Mohsin Hamid’s first-person novel “The Reluctant Fundamentalist” details the fictional story of a young Pakistani man is chasing corporate success on Wall Street, and suddenly finds himself embroiled in a conflict between his American dream and the unrelenting tug of his ties to his homeland. After being inducted into the corporate world of America when beginning work at Underwood Sampson, the novels protagonist, Changez becomes disenchanted with, or unable to identify with Pakistan, whereas after the event of 9/11, Changez slowly became more critical of America and its actions and treatment of him and other Muslims, eventually causing him to develop a strong allegiance with his fellow Muslims in Pakistan and its neighbouring countries; Changez feels a sense of displacement in both America and Pakistan, as a result of America’s changing perception of him before and after 9/11.
Around the beginning of the novel as he divulges his story to the American, Changez describes how Manhattan seemed to embrace him; in chapter 3 Changez’s nostalgic recollections of his initial impressions of New York indicate that he felt very much the opposite of out of place: “For me, moving to New York felt –so unexpectedly-like coming home.” (page 36). “…I was immediately a New Yorker.”(page 37). However his comments did include comparisons between Pakistan and New York, and he tells the American that such comparisons troubled him as to be reminded of “this vast disparity, was, for me, to be ashamed”. This vast difference in the technological and industrial development between America and Pakistan had at this point begun to prompt Changez’s inadvertent disengagement from Pakistan, as he then went on to state: “On that day, I did not think of myself as a Pakistani, but as an Underwood Samson trainee, and my firm’s impressive offices made me proud”(page 38).
As Changez’s time at Underwood Sampson and in New York progress, he enthuses over the opulent lifestyle and culture of Manhattan and its inhabitants, and begins to feel more connected with America. Changez believes that his life is taking its natural course, he is happy to be in the centre of American high society. As Changez begins to feel as though he has been accepted into this niche of American living, his affiliation with America, in particular it’s corporate lifestyle, strengthens, and as a result of Changez wholly accepting his new lifestyle, he also adopts a new attitude, and as a result begins to feel out of place in Pakistan, and Changez notices this change in himself during his shrewd appraisal of his family’s home upon return to Pakistan: “….it occurred to me that the house had not changed in my absence.
I had changed; I was looking about me with the eyes of a foreigner, and not just any foreigner, but that particular type of entitled and unsympathetic American”. It can be presumed that America’s immediate acceptance of Changez into its corporate life is what led to Changez’s changing attitude and what would cause him to feel out of place in Pakistan and further affiliate himself with America. This would soon change however, post -9/11, when America’s attitude to Changez would take a drastic turn.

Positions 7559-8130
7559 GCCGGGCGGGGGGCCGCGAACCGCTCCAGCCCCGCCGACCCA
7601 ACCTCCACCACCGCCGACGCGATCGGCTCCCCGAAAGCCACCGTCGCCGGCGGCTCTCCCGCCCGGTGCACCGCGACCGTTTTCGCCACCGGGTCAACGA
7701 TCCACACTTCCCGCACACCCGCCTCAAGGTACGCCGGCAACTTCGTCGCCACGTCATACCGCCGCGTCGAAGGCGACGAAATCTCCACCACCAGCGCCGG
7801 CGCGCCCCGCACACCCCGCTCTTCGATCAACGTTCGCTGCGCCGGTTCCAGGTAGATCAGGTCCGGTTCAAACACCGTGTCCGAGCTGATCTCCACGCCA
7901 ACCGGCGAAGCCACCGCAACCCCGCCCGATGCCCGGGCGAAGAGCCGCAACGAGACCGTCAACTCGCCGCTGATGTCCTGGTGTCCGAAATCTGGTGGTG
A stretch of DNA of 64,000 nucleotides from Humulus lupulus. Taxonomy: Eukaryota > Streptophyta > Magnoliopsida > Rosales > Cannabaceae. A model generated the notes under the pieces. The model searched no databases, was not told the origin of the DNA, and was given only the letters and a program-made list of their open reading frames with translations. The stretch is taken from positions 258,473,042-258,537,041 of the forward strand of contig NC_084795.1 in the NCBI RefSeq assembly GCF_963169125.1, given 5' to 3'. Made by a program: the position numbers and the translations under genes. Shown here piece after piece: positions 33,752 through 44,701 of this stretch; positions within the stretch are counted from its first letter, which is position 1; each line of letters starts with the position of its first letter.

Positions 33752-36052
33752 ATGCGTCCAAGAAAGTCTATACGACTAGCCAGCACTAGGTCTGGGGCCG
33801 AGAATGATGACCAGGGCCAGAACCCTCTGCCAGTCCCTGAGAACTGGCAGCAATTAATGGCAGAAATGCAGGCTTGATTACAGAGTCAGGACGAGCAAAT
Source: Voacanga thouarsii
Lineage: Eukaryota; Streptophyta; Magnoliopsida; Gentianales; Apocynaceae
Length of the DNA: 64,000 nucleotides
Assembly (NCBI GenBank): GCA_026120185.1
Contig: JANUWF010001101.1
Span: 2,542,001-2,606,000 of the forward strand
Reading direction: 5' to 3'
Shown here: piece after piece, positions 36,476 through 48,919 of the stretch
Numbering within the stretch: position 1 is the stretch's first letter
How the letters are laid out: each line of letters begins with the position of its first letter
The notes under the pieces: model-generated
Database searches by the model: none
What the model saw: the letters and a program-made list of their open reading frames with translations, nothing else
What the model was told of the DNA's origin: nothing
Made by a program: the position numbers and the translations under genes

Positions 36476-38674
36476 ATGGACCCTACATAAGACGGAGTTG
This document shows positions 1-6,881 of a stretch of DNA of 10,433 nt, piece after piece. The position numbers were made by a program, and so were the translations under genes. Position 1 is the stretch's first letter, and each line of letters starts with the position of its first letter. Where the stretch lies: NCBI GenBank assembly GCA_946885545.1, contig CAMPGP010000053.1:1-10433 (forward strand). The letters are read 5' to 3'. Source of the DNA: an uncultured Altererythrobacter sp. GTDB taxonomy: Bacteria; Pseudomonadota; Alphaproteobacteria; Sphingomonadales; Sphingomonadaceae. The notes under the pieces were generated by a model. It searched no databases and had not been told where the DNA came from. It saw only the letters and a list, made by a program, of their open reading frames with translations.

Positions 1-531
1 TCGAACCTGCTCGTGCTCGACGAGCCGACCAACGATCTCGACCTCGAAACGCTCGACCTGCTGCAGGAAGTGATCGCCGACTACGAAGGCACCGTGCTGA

After 9/11, Changez’s experience of America and its people changes, the beginning of this, occurs when he is returning from a business trip in the Philippines and is separated from his team and interrogated solely on the basis of his middle-eastern appearance. As life progresses after 9/11, Changez talks of how New York seemed to have turned from a large melting pot, to a violently patriotic city that had been draped in the American flag after 9/11. Changez tells of post-9/11 racist attacks against Muslim men, and FBI raids on Mosques, shops and peoples houses, as well as the disappearances of Muslim men. Amid explaining this transformation, Changez tells the American that at the time, he chose not to believe that their was an obvious connection between the “crumbling of the world around me and the impending destruction of my personal American dream”.
Is can be deduced that the destruction of Changez’s American dream was prompted by New York’s differentiation of him. Changez began to feel out of place In America: “It is remarkable….the impact a beard worn by a man of my complexion has on your fellow countrymen. More than once….where I had always had the feeling of seamlessly blending in, I was subjected to verbal abuse by complete strangers, and at Underwood Sampson I had overnight, become a subject of whispers and stares”. The events that occur in New York post-9/11 are what caused Changez to feel out of place in America, and consequently, his attitude changes once more, this time, to one of bewilderment at the drastic turn of events that led him to feel like an alien in a place he once felt was his home.
Hamid’s “The Reluctant Fundamentalist” tells the story of a man whose life in a place whose identity is monumentally altered after tragic turn of events leads him on the search for his own identity, and a redefinition of where his loyalties lie. Over the course of the novel the protagonist Changez struggles with his changing feelings of displacement in both America and Pakistan, but ultimately it is America’s drastically different reception of him as a student and corporate figure on one hand, and an alien middle eastern man on the other, that caused Changez to feel out of place in both Pakistan and America.
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